For a young receiver like Jakobi Meyers, it’s all about trust with Tom Brady

Two of Jakobi Meyers’s three receptions this season came against the Jets in Week 3.
Two of Jakobi Meyers’s three receptions this season came against the Jets in Week 3.jim davis/Globe Staff

FOXBOROUGH — Jakobi Meyers has run all the routes for Tom Brady. The rookie receiver also has run the gamut of emotions with his quarterback.

The 23-year-old Meyers has seen sheer elation from Brady when superb plays are made, and he also has seen the 42-year-old, six-time Super Bowl champion seethe when things aren’t going so swimmingly.

Both ends of Brady’s spectrum can be quite a scene for an impressionable young’un, especially when he’s the object of the desire or scorn.

“It depends on how the play went, honestly,’’ Meyers said Friday. “If it’s a good play, then he’s going to be excited — you’d think he was my age, jumping around. But if it was a bad play, you’d think he was my parent.


“It definitely took some getting used to, but I think I’m coming around to it.’’

Brady was asked Friday about the difficulty young players have had ingratiating themselves into the offense, and what he can do to help ease the transition to the New England playbook. He said it all starts with everybody handling his own business first; then the collaboration can commence.

“I think one thing we talk about here is doing our jobs,’’ Brady said. “I mean, I can do what I can do. Every player can do what they can do. I can’t do anything for anyone else; they can’t do anything for me.

“So a lot of it is just trust and trying to communicate trust and communication.’’

Brady then gave a peek into why he leans on veterans so much.

“I’ve always said the best teammates are the ones that I have to think about the least, because I don’t want to spend my mental energy on things that aren’t really my job,’’ he said. “The same goes on defense. The free safety can’t rush the passer and the pass rushers can’t cover the deep part of the field.


“So I think what makes a good team is just people doing their job, doing it the best way they can, and that’s what my responsibility is.’’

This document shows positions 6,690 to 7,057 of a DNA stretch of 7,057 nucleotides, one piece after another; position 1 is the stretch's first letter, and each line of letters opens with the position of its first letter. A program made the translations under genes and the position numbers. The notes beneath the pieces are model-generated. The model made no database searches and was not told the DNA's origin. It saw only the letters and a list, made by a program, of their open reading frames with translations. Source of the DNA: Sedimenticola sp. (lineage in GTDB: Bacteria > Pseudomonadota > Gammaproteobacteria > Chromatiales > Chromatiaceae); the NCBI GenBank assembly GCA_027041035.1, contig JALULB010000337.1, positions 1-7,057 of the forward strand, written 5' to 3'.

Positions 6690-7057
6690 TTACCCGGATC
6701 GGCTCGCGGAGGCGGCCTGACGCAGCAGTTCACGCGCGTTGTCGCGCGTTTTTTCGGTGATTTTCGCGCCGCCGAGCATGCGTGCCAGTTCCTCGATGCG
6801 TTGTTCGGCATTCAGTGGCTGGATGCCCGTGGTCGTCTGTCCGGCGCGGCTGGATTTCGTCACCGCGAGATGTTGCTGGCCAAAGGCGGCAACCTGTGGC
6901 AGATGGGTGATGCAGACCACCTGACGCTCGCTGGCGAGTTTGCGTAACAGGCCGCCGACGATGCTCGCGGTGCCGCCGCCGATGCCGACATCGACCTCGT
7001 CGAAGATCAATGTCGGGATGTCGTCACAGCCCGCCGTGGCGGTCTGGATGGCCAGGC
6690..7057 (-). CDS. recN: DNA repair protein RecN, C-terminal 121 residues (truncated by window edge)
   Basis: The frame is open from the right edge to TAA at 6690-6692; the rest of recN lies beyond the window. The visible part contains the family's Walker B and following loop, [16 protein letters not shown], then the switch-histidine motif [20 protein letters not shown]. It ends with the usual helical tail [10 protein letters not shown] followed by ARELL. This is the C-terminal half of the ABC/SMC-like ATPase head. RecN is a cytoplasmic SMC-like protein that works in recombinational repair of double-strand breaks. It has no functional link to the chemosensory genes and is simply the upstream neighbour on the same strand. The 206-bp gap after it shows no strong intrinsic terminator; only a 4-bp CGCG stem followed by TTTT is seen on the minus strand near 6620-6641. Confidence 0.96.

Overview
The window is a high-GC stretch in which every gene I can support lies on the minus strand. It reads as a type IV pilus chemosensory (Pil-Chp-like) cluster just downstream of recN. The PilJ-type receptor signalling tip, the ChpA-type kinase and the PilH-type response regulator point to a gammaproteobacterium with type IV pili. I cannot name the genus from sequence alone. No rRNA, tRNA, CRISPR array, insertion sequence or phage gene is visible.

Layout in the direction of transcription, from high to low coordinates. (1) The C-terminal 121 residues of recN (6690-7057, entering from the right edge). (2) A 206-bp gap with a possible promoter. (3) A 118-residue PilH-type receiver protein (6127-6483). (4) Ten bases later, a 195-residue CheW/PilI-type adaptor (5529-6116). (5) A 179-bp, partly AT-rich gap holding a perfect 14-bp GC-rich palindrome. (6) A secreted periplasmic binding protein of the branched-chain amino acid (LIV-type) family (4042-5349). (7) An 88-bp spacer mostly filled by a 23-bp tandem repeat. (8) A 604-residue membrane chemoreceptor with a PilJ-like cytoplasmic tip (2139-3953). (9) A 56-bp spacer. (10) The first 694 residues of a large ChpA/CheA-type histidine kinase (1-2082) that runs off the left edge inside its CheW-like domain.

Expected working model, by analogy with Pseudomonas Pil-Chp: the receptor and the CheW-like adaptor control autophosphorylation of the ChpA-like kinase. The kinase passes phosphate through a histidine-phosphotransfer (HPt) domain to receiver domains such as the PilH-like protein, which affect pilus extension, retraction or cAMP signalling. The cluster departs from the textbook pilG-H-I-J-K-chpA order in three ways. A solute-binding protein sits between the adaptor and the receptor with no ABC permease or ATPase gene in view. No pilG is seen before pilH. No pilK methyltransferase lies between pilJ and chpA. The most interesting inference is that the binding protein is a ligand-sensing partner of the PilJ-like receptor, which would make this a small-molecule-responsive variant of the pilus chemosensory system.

Meyers, who hasn’t yet had a huge impact on the offense (3 catches, 60 yards), was in agreement with Brady, and said that building trust is an ever-evolving process.

“Just the feedback he gives me on the field, it just tells me where he wants me to be, and at the end of the day, he’s the one that’s got to throw the receivers the ball,’’ said Meyers. “So, if I know what he’s thinking and I can just be around him and listening to him — like, what’s his thought process — then I know where I have to be, too.

“As long as the coaches see me doing the right thing and the coaches trust me, and then Tom sees me doing the right thing and Tom trusts me, I’ll be all right.’’

With New England’s top receivers dealing with injuries — Julian Edelman (chest) and Josh Gordon (knee) were limited at times in practice — Meyers could find himself with a bigger workload this week. He played the majority of the second half against the Jets in Week 3 of the preseason when Edelman was initially injured.

Meyers said the injuries don’t change his preparation or add any extra pressure on his shoulders.


“It’s a performance-based business,’’ he said. “So, every day we’ve got to come out and perform and be ready like we’re going in the next play.’’

Brady remembers very well being the newbie.

“Those guys are trying,’’ he said. “They’re young. I was young. I was trying once, too. I just didn’t have to play my first year, so it’s a little different.’’

Apprised of Brady’s comments, Meyers quipped, “That was a long time ago.’’

Jim McBride can be reached at james.mcbride@globe.com. Follow him on Twitter @globejimmcbride.